In a message dated 23/10/01 07:48:34 GMT Daylight Time,
> 2 - How do hive insects evolve??? The genes involved in reproduction seem to
> come from the queen & drones, who are far removed from the survival of the
> I would guess that drones must evolve to be better at mating with the queen,
> but the rest of it is a bit trickier. Are whole colonies analogous to a
> single organism in terms of reproductive fitness? If so, then we have the
> case that colonies are actually asexual reproducers, in that they split to
> reproduce; two colonies do not combine their DNA to form an offspring.
> So, if the colony's reproduction is actually the splitting of the colony,
> then the production of individual insects is more akin to the creation of
> new cells in a human body, and plays the same role in terms of reproduction
> of the colony; that is, not much of a role at all.
I was under the impression that the queen only mates when she leaves
the hive where she was hatched, while seaking out a new place for a hive. I
vaguely remember half hearing something along these lines on a National
geographic yawnfest. I thought it odd at the time and wondered how it worked.
I know that other Animals/Insects can store sperm or the male germ cells
internally for fairly long periods. They then use these reserves to fertilise
eggs when nessesary.
I have seen mating Ants on hot summer days. Where the large queens are
coupled with smaller also winged ants. Im not sure whether a queens can mate
mutiple times and therefor store a broader gene pool of male germ cells ready
for when she has established her new hive. This would make reproductive sense.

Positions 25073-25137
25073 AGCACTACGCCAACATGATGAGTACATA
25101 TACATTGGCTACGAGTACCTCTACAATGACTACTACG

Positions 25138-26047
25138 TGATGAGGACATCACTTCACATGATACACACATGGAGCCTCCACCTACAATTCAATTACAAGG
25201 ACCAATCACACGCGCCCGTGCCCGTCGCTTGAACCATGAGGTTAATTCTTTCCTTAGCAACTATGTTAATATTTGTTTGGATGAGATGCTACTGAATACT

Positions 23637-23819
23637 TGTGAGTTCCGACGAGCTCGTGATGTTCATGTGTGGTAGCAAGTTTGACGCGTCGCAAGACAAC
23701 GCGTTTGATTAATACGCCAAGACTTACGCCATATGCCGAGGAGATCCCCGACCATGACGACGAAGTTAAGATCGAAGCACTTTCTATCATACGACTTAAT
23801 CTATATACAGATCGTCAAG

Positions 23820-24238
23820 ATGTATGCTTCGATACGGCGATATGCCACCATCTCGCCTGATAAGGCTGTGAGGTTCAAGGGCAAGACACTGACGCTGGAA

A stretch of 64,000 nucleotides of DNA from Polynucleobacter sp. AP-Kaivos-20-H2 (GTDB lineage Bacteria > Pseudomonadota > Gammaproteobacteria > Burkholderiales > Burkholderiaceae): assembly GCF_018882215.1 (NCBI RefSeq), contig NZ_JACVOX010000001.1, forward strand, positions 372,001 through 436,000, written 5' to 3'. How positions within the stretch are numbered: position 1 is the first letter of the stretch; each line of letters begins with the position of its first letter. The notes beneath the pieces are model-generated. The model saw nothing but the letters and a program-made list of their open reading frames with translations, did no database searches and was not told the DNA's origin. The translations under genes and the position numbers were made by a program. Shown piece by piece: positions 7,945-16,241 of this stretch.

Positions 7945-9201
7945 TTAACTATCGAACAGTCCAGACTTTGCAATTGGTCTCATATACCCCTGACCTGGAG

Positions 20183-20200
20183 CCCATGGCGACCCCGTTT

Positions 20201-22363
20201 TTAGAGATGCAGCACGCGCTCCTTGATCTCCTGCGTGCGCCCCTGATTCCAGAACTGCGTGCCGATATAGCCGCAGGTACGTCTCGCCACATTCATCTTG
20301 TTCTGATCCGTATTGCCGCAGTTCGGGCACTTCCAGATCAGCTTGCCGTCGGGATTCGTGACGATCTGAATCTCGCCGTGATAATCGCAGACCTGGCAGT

If my understanding that the queen comes from one hive and the smaller
ants (call them kings for want of a better word, im not sure if they are just
come from another hive. Then the reproductive process isn't Asexual and two
colonies do combine their DNA. Therefor evolution would be fairly normal.
I think that ant colonies do sometimes split for reasons such as
overpopulation or climate change. This would also make reproductive sense as
it increases the chance of a successfull gene survival by reducing the impact
of major catastrophic events like the dreaded "Hungry Ant Eater attack" or a
kettle full of boiling water.
Thinking about this has brought a few questions to mind:
1. If the queen does store male germ cells for the duration of her reign (not
sure how long that is, but I believe it can be years). How does she keep said
germ cells alive ?
obviously she doesn't have a tank of liquid nitrogen and a couple of
plastic straws to hand. So there must be some nifty biologicall process at
work on either the part of the queen or the cells themselves. I think
research into this could yield some interesting technologies or processes for
increasing the longevity of cells.
2. If the queen stores cells from multiple males. Do the rival cells fight,
as in the case of human and other sperm ?.
If not, no problem. But it would make reproductive sense for the male
cells to try to destroy any rivals. If this is the case How does the queen
stop this process, or does she use the remaining live cells after they have
fought. Which would probably be the fittest ?.
I cant believe my mind has wondered this far from the original "where
are the ants going and why?" question.
Thanks Spike :o)
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